LIPS TURN BLUE – Before PHIL NARO Passed Away, He Asked Us, “Please Make Sure This Album Comes Out”

June 7, 2022, 3 weeks ago

By Aaron Small

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LIPS TURN BLUE – Before PHIL NARO Passed Away, He Asked Us, “Please Make Sure This Album Comes Out”

A year after the passing of vocalist Phil Naro, who died in May 2021 at the age of 63 after a valiant battle with cancer, the debut, self-titled album from Lips Turn Blue, formerly known as DDrive, has been released with Phil Naro singing on all 13 songs. 

Naro, best known as the vocalist for Talas, which featured bassist Billy Sheehan (David Lee Roth, Mr. Big), also worked with KISS drummer Peter Criss, Lee Aaron, Chain Reaction, and Coney Hatch, amongst others. Phil’s legacy lives on throughout the music he created, and with the release of Lips Turn Blue, available now via MIG Music, guitarist Don Mancuso is looking to celebrate the life of his sorely missed friend and bandmate. “That’s what we’re trying to do here, that’s the whole point,” confirms the six-stringer.

“It was a long road,” recalls Mancuso. “Before Phil left us, he made sure to talk to each one of us and asked us to, ‘Please make sure that this album comes out somehow, someway.’ Cause it was some of his best work, and it happened to be his last work, which sucked. But it was some of his best work, and we promised him we would do it. We had a few roadblocks that were set up along the way. After we found a record deal, Phil was actually still here with us when we got the deal and changed the name of the band from DDrive to Lips Turn Blue. He was all part of that. But with his passing, and his estate changing hands, there was a lot of hoops to jump through, lawyers to deal with. We already had all the copyrights and publishing all worked out with Phil. But he was so sick at the end, we never really pushed it to get his signature on anything, and we had to wait. It was his children that inherited the estate, and they were distraught after losing their dad. They weren’t sure what to do, and you can’t blame them. We were like, ‘Remember, your father said he needed this out. We have to get it out. It can’t be ten years later.’”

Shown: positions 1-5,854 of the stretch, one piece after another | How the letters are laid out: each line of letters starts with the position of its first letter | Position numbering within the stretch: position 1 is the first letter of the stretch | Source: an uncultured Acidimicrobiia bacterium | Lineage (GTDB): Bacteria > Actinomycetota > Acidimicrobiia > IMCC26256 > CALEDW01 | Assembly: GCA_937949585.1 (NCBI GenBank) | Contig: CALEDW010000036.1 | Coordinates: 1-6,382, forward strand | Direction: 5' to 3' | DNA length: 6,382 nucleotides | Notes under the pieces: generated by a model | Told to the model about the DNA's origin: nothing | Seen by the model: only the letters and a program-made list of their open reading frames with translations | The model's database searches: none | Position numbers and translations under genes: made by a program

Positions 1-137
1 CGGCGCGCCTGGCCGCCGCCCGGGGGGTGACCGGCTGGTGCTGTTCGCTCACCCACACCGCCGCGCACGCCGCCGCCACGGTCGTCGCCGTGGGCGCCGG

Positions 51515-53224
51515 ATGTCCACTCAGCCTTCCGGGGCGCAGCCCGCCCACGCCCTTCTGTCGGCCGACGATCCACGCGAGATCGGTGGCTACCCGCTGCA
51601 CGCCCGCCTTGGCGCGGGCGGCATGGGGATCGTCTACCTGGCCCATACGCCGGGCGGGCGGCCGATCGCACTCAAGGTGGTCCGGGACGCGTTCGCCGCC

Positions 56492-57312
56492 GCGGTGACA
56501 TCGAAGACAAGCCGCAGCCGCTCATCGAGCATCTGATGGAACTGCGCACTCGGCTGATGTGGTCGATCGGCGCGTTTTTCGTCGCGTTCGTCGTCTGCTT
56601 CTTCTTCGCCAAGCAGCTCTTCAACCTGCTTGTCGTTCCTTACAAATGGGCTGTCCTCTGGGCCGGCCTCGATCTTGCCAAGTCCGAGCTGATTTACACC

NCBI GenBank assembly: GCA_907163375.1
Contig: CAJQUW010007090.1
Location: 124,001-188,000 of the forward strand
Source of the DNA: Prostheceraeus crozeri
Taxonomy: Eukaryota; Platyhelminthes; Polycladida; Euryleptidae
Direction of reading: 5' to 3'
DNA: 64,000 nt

Naro and Mancuso, along with keyboardist Eric Bieber, bassist Michael Mullane, and drummer Roy Stein recorded the Lips Turn Blue album during the pandemic. “We were all kind of stranded, like everybody else, in their homes, being told not to go out and breathe the air or do anything or socialize with anybody,” recalls Don. “They shut everything down. Phil had a couple friends that were working at a hospital up in Toronto that already had the version of ‘Pray For Tomorrow’ from Straight Up The Middle (released by DDrive in 2007). They said it would be a great idea to do a reissue of that. Re-record it, do it acoustically, do something a little different with it, and dedicate it to all the first responders and health care people that are getting pummeled to death here. So, we decided we were going to do the one song. Basically, did it at our home studios, and sent our parts to Mr. Steven Major. He produced and mixed it for us. We had a video made of it, for the purposes of having it for the healthcare workers, both here in The States and up there (in Canada). Once we put that out, we were like, it doesn’t look like there’s much of an end coming to this (pandemic), why don’t we put together a couple more songs? So, we did a couple more, then a couple more, then a couple more. Hell, let’s just put a whole album together. We thought to get as much as we could done before Phil was not able to sing and do what he does best. We ended up pulling a couple songs from my second solo album, ‘Hey Bulldog’ (by The Beatles), ‘Build My Castle’, and one other that Lou (Gramm, from Foreigner) sang called ‘A Little Outside’.”